Cash Advance Illinois
Illinois offers one of the most complex sets of cash advance regulations in the country. But its statutes actually don’t have the tightest restrictions when compared to other states that also have complicated regulations. That means you need to be extra careful when taking out a loan in Illinois. Don’t fret – we’ll help you navigate the laws so you better understand them. If you want to get started with your loan request right now, head on over to our secure loan request form.
Illinois Cash Advance State Statutes
In Illinois, the maximum loan amount is 25-percent of your monthly income, up to a $1,000 maximum. So, you’d have to make $4,000 a month to be qualified for a $1,000 payday loan. Even if you bring home $4,000 a month, that doesn’t necessarily mean you’d be offered a $1,000 advance, since it’s up to the lender to decide how much they are going to offer you. The maximum finance rate and fees are $15.50 per $100. That means for a 14-day, $100 loan, a lender is allowed to charge you up to a $15.50 finance charge, which would be a 403-percent APR.
The loan term can be 13 to 45 days. You are not allowed to extend your loan. That means no rollovers. You can have up to two outstanding cash advances at one time, but if you add them together the sum can’t be more than 25-percent of your monthly income, up to $1,000 (if you are applying for an installment cash advance, then the max is 22.5-percent of your monthly income).
If you default on the loan, your lender is allowed to charge you a $25 NSF fee. Your lender is not allowed to pursue criminal action against you.
Illinois Payday Loan Regulations
Cash advances are sometimes referred to as payday loans. State regulators view these two financial products as one in the same. Or, there is state legislation for short-term, small dollar funding that applies to these loan products.
- How Payday Loans Work – When you need money sooner than your paycheck is set to arrive, one option might be short-term, small-dollar lending. This is where you borrow against money you are about to receive, and then pay it back as soon as you as you get paid.
- Maximum Amount – Illinois offers a higher maximum amount than many other states. The limit is set at $1,000. Although, state law dictates that you can only borrow up to 25 percent of your monthly income.
- Repayment Extensions – Rollovers are not allowed.
Illinois State Economy
A good rule of thumb is to pay off your cash advance within the first loan term. Be aware of anything that might keep you from paying off your loan, and be sure to keep up-to-date with statistics on your local economy. In May 2015, the unemployment rate in Illinois was at 6-percent. That’s less than half the all-time high, which was 13.1-percent back in February 1983. The low was 4.1-percent back in February 1999.
Before you apply for a cash advance in your area, be sure you know the latest rules and regulations.
Requesting Title Loans in Illinois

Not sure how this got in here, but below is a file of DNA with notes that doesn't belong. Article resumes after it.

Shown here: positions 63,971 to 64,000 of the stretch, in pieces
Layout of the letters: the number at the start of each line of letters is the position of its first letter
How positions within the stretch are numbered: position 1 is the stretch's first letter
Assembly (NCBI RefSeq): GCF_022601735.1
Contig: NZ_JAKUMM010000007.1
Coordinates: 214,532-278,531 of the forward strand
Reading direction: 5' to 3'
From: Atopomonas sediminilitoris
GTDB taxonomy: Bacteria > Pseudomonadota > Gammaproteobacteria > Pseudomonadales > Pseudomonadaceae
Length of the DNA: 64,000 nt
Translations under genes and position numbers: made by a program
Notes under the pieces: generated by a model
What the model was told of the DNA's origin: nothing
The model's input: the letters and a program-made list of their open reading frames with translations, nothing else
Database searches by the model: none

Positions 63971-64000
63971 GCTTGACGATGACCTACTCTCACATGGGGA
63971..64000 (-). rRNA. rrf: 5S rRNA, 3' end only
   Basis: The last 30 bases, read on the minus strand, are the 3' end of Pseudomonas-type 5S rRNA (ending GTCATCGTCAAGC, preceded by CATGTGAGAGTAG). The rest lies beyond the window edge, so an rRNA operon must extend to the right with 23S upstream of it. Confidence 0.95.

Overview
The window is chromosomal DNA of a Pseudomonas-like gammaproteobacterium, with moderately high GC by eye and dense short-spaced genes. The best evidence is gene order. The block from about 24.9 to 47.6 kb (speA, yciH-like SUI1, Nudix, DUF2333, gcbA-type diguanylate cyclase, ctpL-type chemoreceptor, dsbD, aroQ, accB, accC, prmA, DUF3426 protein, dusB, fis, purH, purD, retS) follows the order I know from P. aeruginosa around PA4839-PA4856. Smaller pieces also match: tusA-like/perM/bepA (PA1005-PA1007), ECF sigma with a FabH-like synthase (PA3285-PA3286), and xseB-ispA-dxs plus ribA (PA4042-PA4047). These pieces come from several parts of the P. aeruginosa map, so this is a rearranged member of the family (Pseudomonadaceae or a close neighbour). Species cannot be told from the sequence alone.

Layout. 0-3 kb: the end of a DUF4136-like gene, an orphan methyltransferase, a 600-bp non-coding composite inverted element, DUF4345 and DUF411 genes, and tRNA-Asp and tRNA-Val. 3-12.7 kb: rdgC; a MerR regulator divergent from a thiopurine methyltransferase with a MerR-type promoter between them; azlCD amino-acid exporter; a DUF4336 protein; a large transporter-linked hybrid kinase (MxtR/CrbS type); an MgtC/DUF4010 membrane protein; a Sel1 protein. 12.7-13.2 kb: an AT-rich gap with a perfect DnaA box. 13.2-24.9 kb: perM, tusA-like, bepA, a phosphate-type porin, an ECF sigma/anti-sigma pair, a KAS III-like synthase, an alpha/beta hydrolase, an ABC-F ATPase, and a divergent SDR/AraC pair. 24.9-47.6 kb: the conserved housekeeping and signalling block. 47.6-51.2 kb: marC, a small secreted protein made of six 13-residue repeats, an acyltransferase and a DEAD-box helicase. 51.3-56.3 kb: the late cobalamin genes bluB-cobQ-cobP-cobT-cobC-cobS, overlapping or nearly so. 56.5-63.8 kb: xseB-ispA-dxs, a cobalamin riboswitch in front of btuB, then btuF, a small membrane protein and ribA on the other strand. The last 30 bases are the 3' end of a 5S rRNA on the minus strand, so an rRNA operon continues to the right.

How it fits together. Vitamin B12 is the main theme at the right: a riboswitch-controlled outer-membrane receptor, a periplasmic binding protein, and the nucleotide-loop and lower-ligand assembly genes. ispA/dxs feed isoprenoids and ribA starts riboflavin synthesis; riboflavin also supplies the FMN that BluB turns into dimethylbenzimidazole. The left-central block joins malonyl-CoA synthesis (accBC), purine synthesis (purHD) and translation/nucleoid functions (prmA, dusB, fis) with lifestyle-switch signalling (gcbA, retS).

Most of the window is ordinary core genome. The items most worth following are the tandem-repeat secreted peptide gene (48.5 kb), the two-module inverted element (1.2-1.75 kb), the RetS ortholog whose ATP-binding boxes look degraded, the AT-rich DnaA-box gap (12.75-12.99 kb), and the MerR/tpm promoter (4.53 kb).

When qualifying for a payday loan is difficult or impossible, borrowers turn to title loans. Title loans are loans that require an asset to be used as collateral. Residents in Illinois who are seeking an alternative loan service may turn to title loans to pay off their debts and urgent bills they may have.
Title loans are popular among borrowers because their credit score may not be central to the application process, and loans can be approved for amounts as low as $1,000. Car title loans are the most common forms of title loans. Borrowers use their cars as collateral in order to qualify for a loan. Some lenders may offer car title loans if the borrower has equity in the vehicle. These types of loans last between 15 to 30 days and have an annual percentage rate (APR) over 100%, which is higher than most forms of credit.
Title Loans Laws in Illinois
Auto title loans in Illinois are permitted by law, and borrowers can take out loans up to $4,000, or up to 50% of their income. Loan terms are not heavily regulated; however, borrowers are only allowed one renewal, according to the law.
Title Loans Requirements:
In order to apply for a title loan, customers must provide the following information:
- Vehicle for inspection
- Lien-free title to the vehicle
- Driver’s license or state-issued I.D.
If you default on your loan, the lender has the right to repossess your vehicle and sell it to cover your debt. There may also be additional late fees charged to your account, so it is best to work out a payment plan between you and your lender in order to pay back your loans on time. Be sure to look over your loan contract and read through the fine print, as there may be extra charges and fees you are not aware of.
*OpenCashAdvance.com strives to present accurate information on each state’s regulations; however, we do not guarantee accuracy of data as presented. Please contact your state’s department of finance or visit your state’s official website for the most accurate information and inquiries. You can find your state’s site here: www.idfpr.com
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